I just got a very good question from a friend. She was hoping I wouldn’t get upset by her asking. I told her that HONEST and SINCERE questions are always welcomed! I’m still searching for answers too – and I live with people on the spectrum!
How do we really KNOW that all of these characteristics are a true disability? Is it possible that some of this is just an extreme focus on self, for example — focusing too much on what I want, what I like, what annoys me, etc.? For example, can someone on the spectrum be taught that they SHOULD make eye contact no matter how it makes them feel, just because it is the polite thing to do?
I guess what I’m asking is — are people on the spectrum CAPABLE of learning to overcome these socially “different” behaviors? Can they be taught to focus on other people and learn to understand someone else’s perspective, etc?
Now, if you are a momma with a sensitive spirit, please try not to be offended by the question or my response to it! We all have the right to question and to respond as we feel we know how.
As for that question, my answer would be that I think they can change. To a degree. I think it just takes a loooooonnnnngg time, and lots of practice. And the change has to be initiated from someone outside – not themselves.
JuneBug, for instance, can handle being in a swimming pool and occasionally getting splashed if she is really really working on it. She’s given herself pep talks and gotten her mind in a state of happiness (I get to enjoy the pool if I can tolerate the splashing). A lot of it is selfish motivation still. This is a HUGE change from when she was 3 and got splashed in the face and totally freaked – screaming as if someone cut off her hand, totally unresponsive to the outside world – it was almost like she was having a massive panic attack, with all the physical symptoms. It was really, reallly, really scary because her entire being was focused on that water and she couldn’t snap herself outside of her own brain to even hear or see anything else, even when I was right in her face, hugging her, talking to her. She was rigid and hysterical, almost catatonic.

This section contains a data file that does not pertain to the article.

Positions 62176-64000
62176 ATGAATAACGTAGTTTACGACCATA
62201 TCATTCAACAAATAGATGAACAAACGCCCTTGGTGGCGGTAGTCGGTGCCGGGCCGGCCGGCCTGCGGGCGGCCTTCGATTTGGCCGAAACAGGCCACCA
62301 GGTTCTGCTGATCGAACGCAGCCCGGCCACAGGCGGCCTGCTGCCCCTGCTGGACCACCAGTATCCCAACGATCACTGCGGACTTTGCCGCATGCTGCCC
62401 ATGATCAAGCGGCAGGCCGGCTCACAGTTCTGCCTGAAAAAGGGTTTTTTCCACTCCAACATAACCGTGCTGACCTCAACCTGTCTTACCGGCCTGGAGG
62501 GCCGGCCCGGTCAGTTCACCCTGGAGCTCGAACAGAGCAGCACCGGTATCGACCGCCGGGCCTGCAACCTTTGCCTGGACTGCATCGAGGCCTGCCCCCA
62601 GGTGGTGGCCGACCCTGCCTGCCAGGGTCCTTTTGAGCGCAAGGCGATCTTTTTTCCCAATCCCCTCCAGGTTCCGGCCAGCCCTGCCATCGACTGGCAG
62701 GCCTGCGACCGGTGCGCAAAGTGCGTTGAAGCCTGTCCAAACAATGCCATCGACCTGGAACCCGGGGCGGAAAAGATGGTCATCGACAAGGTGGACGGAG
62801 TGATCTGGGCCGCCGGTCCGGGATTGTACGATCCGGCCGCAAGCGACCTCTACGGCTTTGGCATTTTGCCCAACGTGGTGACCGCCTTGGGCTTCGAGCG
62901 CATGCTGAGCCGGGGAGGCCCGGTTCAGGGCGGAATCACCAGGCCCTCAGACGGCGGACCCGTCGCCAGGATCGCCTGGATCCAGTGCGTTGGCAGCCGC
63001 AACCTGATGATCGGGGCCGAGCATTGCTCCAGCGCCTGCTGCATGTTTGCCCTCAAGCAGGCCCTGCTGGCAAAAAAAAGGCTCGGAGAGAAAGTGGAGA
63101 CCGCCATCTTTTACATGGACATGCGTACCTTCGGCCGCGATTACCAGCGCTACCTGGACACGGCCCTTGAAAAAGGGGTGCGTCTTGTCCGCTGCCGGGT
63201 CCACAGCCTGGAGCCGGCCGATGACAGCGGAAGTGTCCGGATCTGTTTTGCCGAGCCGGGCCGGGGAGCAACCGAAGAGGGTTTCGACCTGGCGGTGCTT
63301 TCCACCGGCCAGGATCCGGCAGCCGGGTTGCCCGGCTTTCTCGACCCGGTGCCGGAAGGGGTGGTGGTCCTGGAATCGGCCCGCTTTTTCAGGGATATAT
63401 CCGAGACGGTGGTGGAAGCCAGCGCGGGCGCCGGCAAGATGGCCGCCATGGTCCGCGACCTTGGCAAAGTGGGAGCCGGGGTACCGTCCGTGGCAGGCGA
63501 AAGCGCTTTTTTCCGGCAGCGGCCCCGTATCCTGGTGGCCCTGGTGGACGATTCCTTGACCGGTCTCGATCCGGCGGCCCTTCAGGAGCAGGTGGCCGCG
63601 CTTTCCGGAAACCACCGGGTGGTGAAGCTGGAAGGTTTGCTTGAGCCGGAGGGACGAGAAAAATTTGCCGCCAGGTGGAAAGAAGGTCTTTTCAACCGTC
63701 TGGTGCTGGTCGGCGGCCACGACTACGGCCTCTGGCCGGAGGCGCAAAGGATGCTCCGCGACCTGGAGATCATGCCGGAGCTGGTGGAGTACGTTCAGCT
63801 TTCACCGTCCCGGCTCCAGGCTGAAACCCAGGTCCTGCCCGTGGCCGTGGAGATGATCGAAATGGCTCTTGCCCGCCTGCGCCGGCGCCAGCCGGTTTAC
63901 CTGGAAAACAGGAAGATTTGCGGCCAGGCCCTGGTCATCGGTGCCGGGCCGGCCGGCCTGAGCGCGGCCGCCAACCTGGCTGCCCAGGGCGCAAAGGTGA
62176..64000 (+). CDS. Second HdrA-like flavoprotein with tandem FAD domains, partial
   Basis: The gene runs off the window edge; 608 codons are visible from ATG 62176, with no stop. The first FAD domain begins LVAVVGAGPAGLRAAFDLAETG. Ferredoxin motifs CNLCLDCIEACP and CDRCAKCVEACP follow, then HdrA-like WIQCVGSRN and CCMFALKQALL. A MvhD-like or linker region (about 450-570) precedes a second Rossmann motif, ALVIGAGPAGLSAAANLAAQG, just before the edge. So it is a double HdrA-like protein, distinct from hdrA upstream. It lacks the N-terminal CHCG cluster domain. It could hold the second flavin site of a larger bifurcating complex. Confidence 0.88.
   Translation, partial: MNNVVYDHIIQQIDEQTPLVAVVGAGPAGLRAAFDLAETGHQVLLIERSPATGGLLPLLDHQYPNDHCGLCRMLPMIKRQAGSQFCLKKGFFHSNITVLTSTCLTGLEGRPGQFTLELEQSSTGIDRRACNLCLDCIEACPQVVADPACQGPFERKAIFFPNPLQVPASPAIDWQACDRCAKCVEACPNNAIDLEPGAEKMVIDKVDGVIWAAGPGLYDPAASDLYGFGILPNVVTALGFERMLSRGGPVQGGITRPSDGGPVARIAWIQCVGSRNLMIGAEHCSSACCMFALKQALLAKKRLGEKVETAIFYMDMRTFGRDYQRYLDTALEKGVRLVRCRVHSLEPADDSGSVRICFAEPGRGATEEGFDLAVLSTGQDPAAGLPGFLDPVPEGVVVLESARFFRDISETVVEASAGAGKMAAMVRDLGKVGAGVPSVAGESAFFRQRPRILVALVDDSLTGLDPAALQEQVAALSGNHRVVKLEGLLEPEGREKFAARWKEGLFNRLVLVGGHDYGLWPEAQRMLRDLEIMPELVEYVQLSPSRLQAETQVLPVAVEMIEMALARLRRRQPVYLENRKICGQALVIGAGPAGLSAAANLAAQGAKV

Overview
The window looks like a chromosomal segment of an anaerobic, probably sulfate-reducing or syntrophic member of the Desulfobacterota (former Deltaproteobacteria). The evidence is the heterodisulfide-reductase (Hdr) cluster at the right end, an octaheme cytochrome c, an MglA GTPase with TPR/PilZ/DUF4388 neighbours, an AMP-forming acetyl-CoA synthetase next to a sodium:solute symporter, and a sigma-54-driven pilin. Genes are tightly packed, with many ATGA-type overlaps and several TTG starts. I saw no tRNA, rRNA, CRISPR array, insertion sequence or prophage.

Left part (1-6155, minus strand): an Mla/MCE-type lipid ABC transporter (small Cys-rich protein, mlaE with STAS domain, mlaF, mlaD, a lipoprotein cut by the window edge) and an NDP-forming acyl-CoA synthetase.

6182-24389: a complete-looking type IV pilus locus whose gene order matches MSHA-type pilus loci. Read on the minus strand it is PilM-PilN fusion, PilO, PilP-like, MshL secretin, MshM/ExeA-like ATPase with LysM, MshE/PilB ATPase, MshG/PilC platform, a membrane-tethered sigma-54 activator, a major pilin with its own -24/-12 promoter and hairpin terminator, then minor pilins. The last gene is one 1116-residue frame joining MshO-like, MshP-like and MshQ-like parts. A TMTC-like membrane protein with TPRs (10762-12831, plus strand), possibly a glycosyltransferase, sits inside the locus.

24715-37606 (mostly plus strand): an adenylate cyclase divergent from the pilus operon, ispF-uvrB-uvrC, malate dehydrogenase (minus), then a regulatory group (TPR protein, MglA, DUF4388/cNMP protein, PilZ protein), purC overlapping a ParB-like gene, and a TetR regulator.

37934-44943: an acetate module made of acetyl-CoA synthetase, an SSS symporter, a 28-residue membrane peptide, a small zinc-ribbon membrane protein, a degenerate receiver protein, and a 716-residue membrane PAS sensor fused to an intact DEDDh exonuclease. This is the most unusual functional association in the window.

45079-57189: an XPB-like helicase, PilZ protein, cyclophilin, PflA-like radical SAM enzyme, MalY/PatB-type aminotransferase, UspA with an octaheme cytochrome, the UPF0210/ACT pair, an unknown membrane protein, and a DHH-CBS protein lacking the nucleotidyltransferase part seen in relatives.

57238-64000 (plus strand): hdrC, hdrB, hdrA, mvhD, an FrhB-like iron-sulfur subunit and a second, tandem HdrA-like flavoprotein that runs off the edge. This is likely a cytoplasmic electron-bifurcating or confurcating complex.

I find that her mood has a great deal to do with her tolerance levels. When she is in a really, really good mood, she can load the dishwasher while saying to herself “it’s ok if my hands get sticky, because I’ll wash them when I’m done” so that feeling like she is going to explode or throw up is kept at bay. But if she doesn’t have that adrenilin going beforehand, she gets so panicky that it almost makes her sick. I think that is why her anti-depressant works so well to combat the melt-downs.
I think that these kids really can not figure out what other people’s perspectives are. They have to be taught that other people even HAVE a different perspective! That can be taught, but their perceptions are very different than ours. So even if they try, they don’t get it right about 80% of the time.
I don’t know if they will ever think about other people the way we do. Or consider someone else’s perspective.
I know in RoseBud’s case, when I ask her if she thinks it is fun to get hit with a toy she will say no. Then I ask her if NinjaBoy thinks it is fun to get hit with a toy she will say no. But if she has just hit NinjaBoy with a toy and I say “did he like it when you hit him with that toy” she will say YES – because she can’t see his perspective in that moment – she see’s that SHE was having fun, so he must have been having fun too. There is a serious dis-connect there.